The lead character is simply annoyingly repellant- perhaps only Roberto Benigni's lead character, Guido, in the awful Life Is Beautiful, makes a viewer more actively root for the character's death. In that film the lead character is so annoying that one actually roots for the Nazis to kill him, and in this film McCandless is so pompous and the film so long (140 minutes, compared to a book barely over 200 pages) that, at the hour mark, one wishes he'd just die already, so one can vacate the theater. But, no relief will come for over an hour. But, as repellant as Chris McCandless, the character, is, the direction by Sean Penn- in his first truly big budget feature, is ATROCIOUS! Yes, Penn is a great actor, but his direction, and even worse screenplay, make this film a chore. Only some stellar acting, mostly by supporting actors, saves this film from total disaster.... That so many people identify and sympathize with this unfortunately deluded and hollow young loser bespeaks how little they even notice themselves, and their own flaws, much less the many other McCandlesses that proliferate in cafes across the nation. Life is as real, both for the good and ill, in a New York City deli, a doctor's waiting room, or in a tenement, as it is on the peak of Mount Everest, riding the tube of a forty foot wave in Hawaii, or trekking through the Amazon. McCandless never learned this for no one seemed to care enough to even try to stop him. Of course, even had they, he was so selfish and uncaring of others' feelings, that he likely would not have been deterred. And, Penn would likely not have cared to make a film about such a character, anyway.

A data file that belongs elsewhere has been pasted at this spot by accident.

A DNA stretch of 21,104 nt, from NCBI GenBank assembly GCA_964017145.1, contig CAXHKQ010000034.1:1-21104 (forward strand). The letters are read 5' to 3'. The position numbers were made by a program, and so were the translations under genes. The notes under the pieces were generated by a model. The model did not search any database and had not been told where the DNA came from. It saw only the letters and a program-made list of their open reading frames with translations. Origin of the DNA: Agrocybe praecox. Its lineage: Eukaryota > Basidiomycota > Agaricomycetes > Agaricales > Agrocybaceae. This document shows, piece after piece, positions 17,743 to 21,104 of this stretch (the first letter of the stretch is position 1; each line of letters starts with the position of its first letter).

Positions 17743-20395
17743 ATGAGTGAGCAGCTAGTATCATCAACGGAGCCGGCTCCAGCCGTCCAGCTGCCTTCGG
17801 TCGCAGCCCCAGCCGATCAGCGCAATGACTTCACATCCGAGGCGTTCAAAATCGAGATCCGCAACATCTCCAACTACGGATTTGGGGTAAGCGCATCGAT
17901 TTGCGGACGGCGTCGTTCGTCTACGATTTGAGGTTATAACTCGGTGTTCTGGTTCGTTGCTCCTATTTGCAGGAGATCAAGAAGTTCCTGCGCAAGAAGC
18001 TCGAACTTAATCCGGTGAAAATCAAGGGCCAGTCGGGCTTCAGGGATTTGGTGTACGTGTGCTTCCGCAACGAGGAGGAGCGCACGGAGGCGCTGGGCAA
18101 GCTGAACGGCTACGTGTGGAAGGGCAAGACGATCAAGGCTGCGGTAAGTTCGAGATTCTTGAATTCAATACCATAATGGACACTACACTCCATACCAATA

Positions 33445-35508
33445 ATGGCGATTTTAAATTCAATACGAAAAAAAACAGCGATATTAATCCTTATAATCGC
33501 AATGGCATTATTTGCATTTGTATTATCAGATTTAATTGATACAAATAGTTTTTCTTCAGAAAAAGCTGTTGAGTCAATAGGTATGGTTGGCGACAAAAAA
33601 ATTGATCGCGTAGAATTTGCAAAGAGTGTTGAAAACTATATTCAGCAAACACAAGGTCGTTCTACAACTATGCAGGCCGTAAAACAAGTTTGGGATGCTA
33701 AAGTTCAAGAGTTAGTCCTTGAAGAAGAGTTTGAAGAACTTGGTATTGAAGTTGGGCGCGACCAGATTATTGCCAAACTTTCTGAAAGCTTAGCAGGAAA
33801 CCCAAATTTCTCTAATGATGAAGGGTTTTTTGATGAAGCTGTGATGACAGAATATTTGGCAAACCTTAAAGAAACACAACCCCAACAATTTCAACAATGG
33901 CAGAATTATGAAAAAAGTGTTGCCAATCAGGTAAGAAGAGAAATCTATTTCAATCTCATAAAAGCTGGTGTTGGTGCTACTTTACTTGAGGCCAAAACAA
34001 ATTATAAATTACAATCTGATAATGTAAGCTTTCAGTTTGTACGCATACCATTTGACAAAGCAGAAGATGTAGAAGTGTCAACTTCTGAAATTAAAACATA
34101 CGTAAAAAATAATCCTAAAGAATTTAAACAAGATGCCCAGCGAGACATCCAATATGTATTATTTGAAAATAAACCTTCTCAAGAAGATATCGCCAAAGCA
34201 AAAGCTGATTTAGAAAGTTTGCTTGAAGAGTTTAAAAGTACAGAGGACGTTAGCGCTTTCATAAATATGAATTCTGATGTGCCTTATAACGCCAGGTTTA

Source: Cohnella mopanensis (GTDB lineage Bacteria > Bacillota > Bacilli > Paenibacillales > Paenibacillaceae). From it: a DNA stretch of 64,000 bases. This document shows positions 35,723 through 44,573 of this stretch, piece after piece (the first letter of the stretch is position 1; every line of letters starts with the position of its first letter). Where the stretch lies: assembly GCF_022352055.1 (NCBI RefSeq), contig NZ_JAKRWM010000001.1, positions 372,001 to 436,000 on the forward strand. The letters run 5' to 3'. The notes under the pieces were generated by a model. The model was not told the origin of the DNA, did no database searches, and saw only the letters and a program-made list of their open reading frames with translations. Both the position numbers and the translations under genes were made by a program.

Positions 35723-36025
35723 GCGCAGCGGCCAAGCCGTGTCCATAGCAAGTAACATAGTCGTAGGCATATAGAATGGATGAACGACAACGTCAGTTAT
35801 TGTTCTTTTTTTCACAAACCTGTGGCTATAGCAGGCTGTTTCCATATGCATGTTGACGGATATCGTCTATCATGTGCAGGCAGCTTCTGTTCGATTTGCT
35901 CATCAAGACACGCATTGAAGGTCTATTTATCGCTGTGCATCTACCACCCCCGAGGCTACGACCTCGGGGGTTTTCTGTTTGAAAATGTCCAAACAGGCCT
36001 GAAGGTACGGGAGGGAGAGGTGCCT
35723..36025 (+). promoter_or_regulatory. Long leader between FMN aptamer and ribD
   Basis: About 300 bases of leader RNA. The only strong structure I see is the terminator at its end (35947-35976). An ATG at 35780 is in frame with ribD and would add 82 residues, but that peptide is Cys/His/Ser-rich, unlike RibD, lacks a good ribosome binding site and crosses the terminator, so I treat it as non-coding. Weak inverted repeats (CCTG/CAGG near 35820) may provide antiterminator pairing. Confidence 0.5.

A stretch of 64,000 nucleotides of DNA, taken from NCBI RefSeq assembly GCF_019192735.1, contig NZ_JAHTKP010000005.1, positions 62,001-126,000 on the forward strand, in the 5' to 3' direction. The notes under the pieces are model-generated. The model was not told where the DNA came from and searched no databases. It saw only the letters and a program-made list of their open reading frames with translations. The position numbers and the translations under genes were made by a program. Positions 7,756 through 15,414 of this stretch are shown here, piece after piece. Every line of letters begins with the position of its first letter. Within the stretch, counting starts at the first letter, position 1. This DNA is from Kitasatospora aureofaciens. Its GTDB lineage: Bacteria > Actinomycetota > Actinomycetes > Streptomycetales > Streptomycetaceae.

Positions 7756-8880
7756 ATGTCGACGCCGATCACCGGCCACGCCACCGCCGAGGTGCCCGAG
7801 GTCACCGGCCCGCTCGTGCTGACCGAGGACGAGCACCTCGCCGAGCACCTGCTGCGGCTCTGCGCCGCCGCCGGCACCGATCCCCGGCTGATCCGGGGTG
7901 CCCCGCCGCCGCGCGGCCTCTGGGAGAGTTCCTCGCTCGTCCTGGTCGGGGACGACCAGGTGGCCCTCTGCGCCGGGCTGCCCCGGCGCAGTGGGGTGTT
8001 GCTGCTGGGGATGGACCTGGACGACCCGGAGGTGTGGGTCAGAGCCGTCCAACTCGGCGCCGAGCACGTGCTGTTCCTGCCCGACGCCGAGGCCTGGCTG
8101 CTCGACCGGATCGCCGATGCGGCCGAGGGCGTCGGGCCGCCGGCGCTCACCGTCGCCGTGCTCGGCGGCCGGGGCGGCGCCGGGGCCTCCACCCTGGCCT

So, given the predetermined mess of this film, I return to the opening query- how did the bus, which the film refers to as `magic'- thank you to The Who, get there? A Google search reveals the bus was fortuitously left by a highway construction company, decades earlier, to be used as a waystation for hikers, hunters, and campers. Since everything else in this film is so obvious, I just thought you'd want to know that and, also, to avoid this film. Thank me later.
    ...more info
  • Free at Last